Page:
And thus he [Captain Moroni] was preparing to support their liberty, their lands, their wives, and their children, and their peace, and that they might live unto the Lord their God, and that they might maintain that which was called by their enemies the cause of Christians. (Alma 48:10)
This bit about how the Nephite’s enemies called it “the cause of Christians” stuck out to me recently, and it puzzled me. It made me think, “What is the cause of Christians? What do we fight for?”
It made me think of all the different times when I’d had to contend or persuade for something relating to church and my religion, and I realized that the cause of Christians is essentially our fighting for standards in society that will support our way of life and make it easier to live the commandments.
We ask people to keep the swears down so we can think cleaner thoughts. We look for clean movies and TV so we can have an easier time finding good clean entertainment. We want that for our children (and hopefully ourselves), so we fight to prevent exposure to those things.
We want modest clothing, so we ask for that.
We want as many people as possible to be free to hear about the gospel, free to believe it, free to act on it, free to teach it, so we advocate for freedom of religion.
We want people to have opportunities to create wholesome family structures in hopes that someday they will be able to make their family eternal, so we advocate for traditional marriage and strong family units.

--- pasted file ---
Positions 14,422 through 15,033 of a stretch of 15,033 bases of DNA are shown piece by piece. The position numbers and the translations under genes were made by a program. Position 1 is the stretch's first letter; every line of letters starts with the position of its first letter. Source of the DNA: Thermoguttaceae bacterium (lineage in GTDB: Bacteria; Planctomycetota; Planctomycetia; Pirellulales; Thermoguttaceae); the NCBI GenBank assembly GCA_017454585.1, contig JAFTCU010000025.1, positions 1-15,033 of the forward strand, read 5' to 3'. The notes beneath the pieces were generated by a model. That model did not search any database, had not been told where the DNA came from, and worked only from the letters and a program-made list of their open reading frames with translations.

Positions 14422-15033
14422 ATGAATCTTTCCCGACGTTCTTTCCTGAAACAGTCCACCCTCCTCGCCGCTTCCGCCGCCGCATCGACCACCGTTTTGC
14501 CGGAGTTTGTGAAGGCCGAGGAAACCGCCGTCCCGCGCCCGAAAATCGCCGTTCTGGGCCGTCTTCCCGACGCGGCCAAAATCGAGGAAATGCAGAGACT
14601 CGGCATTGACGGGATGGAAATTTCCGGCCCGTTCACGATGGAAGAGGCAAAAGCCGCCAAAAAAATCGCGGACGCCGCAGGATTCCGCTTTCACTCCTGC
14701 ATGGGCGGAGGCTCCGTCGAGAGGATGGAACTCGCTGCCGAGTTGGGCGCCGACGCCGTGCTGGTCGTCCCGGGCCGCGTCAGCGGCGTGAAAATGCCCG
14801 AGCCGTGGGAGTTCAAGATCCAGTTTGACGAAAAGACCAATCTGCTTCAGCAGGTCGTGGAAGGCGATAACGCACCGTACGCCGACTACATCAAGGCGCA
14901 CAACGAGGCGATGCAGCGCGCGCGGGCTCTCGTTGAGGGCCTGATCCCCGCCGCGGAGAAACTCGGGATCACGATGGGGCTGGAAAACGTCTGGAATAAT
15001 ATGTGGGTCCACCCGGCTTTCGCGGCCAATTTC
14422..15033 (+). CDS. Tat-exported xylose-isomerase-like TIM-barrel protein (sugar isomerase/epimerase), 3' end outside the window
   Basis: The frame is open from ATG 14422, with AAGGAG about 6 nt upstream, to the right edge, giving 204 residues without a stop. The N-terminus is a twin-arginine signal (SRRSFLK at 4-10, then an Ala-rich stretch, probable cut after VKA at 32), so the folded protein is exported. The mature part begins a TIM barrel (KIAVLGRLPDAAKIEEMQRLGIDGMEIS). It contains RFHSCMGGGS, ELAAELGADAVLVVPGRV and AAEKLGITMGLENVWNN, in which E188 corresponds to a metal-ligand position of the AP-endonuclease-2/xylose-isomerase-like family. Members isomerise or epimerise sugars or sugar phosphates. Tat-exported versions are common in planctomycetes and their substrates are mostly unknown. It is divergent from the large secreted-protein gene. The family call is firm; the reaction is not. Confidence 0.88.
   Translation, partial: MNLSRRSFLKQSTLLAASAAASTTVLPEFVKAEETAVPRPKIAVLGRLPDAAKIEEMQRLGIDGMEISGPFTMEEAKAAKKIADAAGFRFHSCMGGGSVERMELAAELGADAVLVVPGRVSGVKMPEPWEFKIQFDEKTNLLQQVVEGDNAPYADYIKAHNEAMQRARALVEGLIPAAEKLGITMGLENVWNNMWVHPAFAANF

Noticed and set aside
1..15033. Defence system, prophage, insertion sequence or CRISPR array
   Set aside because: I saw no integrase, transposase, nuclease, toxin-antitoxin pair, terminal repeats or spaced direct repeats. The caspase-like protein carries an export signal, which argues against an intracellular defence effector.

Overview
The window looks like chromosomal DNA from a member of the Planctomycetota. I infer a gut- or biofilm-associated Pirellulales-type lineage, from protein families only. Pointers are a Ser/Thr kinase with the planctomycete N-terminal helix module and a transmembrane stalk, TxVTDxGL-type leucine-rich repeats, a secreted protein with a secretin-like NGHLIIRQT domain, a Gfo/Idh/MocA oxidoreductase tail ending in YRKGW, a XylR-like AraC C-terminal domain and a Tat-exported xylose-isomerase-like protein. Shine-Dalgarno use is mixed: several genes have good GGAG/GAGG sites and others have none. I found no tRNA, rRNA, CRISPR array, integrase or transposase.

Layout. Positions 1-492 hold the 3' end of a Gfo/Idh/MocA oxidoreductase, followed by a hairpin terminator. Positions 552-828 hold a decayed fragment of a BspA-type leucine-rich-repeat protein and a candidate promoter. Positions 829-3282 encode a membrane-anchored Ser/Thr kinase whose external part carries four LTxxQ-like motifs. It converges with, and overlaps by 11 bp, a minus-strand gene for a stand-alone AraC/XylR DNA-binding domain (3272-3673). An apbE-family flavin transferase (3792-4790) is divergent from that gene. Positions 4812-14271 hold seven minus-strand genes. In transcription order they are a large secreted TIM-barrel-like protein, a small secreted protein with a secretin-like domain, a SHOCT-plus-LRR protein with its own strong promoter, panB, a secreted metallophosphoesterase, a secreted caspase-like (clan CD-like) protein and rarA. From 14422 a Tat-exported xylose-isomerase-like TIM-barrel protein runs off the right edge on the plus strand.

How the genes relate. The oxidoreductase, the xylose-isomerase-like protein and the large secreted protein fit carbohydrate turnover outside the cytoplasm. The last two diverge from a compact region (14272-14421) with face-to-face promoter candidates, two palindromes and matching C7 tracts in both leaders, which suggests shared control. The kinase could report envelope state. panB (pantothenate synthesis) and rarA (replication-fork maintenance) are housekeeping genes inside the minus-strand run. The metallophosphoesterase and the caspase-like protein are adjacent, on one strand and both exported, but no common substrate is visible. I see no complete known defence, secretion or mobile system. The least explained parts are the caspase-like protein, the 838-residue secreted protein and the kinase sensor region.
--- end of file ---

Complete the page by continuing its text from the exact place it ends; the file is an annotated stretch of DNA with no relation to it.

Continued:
We uphold integrity so that we can be honest. We uphold civility so that we can be civil and be successful doing so. We uphold liberty so that we can be free to make our own choices, and we advocate for measures that will allow us to be free from sin and live the commandments more fully.
All these things can be effectively termed “the cause of Christians” because they represent a series of conditions we advocate be maintained in society so that we can have the greatest possible social support in fulfilling the duty we owe to God.
How does knowing this help us today? I think it helps us realize that those battles we fight from time to time which seem so isolated are actually all related to each other. They are part of a larger cause. If we see them as isolated skirmishes, it can seem like the battles come out of nowhere, but if we see them as part of a larger cause, we will be less surprised and have good responses prepared ahead of time that will help us deal wisely and civilly while maintaining our cause.